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Montevideo, November 15th 2018 - 23:56 UTC

Falklands' anti-Argentine flag petition collects 494 names and a lively debate

Friday, January 30th 2015 - 06:46 UTC
Full article 109 comments
Tim Miller said that when an Argentine flag is displayed in the Islands it was of a country that was claiming the Falklands “in the same way it did 33 years ago.” Tim Miller said that when an Argentine flag is displayed in the Islands it was of a country that was claiming the Falklands “in the same way it did 33 years ago.”

A lively debate, at times impassioned took place earlier this week in the Falkland Islands during a public meeting at the Chamber of Commerce to discuss bad behavior from Argentine visitors which was described as 'disturbing and distressing” for many Islanders.

 The public meeting with the participation of Falklands elected members of the Legislative Assembly included the presentation of a petition containing 494 signatures in relation to visitors displaying Argentine flags.

“Treat the bad behavior of Argentine visitor’s with the contempt it deserves”, was MLA Jan Cheek’s advice to the large group who gathered at the Chamber of Commerce.

The meeting chaired by MLA Barry Elsby was dominated by the subject of the recent petition demanding action from the Falkland Islands Government in relation to Argentine visitors displaying Argentine flags which was described as “disturbing and distressing” for many Islanders.

Kris Thorsen presented the petition containing 494 signatures to MLAs at the end of the meeting. She questioned whether most people were aware of the level of distress in the older population, some of whom locked themselves in their houses when they knew there were Argentines in the town, she told MLAs, adding: “Is this the sort of community we want?”

Attorney General Peter Judge said there was legislation under the public order act which could be applied in these incidences, “If the actions of the individual are intended to be threatening and abusive or if that individual is aware that is the case, they will have committed an offence and the police will be able to take action.”  However, Mr Judge warned, all laws have to be seen within the context of the Constitution and enshrined in the freedom of expression.

Chief of Police, Superintendent Len McGill explained that a lot of work, had taken place over the last month to look at how to manage situations. The bottom line was simple, said Supt McGill.
The displaying of a national flag did not create an offence, unless accompanied by some chanting, a placard or slogan then maybe it would be a public order offence.

Tim Miller said that when an Argentine flag is displayed in the Falklands it was of a country that was claiming the Falklands “in the same way it did 33 years ago.”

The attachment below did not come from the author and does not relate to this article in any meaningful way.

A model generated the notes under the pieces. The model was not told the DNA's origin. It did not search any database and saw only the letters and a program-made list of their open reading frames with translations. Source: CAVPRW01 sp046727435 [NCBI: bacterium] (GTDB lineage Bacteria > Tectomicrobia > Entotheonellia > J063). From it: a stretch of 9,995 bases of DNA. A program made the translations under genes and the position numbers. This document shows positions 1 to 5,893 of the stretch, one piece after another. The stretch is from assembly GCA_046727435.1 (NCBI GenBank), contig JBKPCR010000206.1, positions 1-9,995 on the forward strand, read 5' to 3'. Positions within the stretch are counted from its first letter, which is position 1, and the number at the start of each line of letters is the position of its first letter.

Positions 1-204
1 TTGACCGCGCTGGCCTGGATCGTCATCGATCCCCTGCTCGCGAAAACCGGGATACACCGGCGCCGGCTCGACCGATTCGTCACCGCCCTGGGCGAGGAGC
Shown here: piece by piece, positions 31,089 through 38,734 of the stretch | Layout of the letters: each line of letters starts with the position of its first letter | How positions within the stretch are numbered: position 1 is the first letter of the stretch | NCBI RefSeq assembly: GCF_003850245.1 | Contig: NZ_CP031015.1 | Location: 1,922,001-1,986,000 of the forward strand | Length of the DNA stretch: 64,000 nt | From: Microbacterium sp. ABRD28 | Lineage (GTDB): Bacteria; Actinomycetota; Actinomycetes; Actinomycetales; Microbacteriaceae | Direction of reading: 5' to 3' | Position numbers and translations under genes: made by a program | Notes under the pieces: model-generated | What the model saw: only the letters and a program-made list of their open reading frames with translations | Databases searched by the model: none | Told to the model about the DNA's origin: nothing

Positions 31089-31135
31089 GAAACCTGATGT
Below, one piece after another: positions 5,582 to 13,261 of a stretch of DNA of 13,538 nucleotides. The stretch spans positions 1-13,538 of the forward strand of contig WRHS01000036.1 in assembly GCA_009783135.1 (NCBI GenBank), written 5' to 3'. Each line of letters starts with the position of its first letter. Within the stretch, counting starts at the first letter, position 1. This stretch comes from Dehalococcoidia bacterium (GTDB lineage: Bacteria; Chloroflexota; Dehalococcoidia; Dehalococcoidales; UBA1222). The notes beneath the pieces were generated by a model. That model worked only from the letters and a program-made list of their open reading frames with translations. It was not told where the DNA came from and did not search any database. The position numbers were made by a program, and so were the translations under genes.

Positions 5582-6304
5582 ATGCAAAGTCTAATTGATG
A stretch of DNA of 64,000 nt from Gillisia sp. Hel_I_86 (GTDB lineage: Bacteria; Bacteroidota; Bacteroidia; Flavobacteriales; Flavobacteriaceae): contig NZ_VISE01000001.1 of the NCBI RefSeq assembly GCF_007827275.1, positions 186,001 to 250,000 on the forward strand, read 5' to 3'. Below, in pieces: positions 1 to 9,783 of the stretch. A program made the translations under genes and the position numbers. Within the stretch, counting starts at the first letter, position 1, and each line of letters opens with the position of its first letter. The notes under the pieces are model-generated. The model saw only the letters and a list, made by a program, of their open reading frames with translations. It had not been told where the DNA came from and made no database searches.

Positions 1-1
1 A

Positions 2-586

”The only difference was that it was not live bullets that were flying this time, he said adding that “war had been declared albeit it was economic this time.” The RFIP should make it their mission to protect the, “peaceful and quiet, local population from the shock, distress and mental trauma of what these visitors do” said Mr Miller.

MLA Gavin Short agreed with Tim Miller and said that during the Crimes Bill select committee there had seemed to be uncertainty within the Police Force that they had the powers needed.
He said this was why he had put forward an amendment to the law, which was not supported by his colleagues. “I believe what is going on now has gone beyond what can reasonably be considered freedom of speech,” said MLA Short. He said there were more politically motivated visits than ever before and he believed Falkland Islands law should be protecting the population from that group.

MLA Mike Summers said there was another element to be considered and that was “the reality of who these people are and what they could do to us.” He said that but by and large they were a bunch of fantasists.
“These people can’t hurt us, they are just here to try and justify to themselves that they got their backsides severely kicked 30 odd years ago, and pretending that they are something in this country. They are not. They are nothing,” he said.  The way to help people who may feel frightened, was to explain that they cannot be hurt by these visitors, said MLA Summers.

MLA Phyl Rendell recognized that the issue had been, “pussy footed around” for quite some time, perhaps worried about speaking out about the subject.
“It’s very important for people to know that we are all joined up and are one community.  “We MLAs back the police, back the Attorney General and we must work together to make sure our laws are enforced and enforceable.
“As a community we must not fragment we must work together,” said MLA Rendell. (Penguin News)

Categories: Politics, Falkland Islands.

Top Comments

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  • Englander

    It's up to the Falkland Islanders to decide. They shouldn't feel intimidated by these Argentine fools and if necessary the British Military can become involved. But wouldn't it be better to simply discontinue the flights? Relatives of the Argentine dead could be asked to come to London where they would be vetted before being charged a fee to fly on one of the regular RAF flights from Heathrow to Stanley.

    Jan 30th, 2015 - 09:09 am 0
  • Orbit

    Freedom of expression has its limits, both in law and in taste. Would it be acceptable to parade a swastika around Warsaw, Tel Aviv or Oradour?

    Jan 30th, 2015 - 09:11 am 0
  • gordo1

    Entry into the Falklands by bearers of Argentine passports should be accompanied by rigorous body searches and close examination of the contents of their luggage.
    This type of vigilance is usual when one visits the US and is not a problem.

    Jan 30th, 2015 - 09:25 am 0
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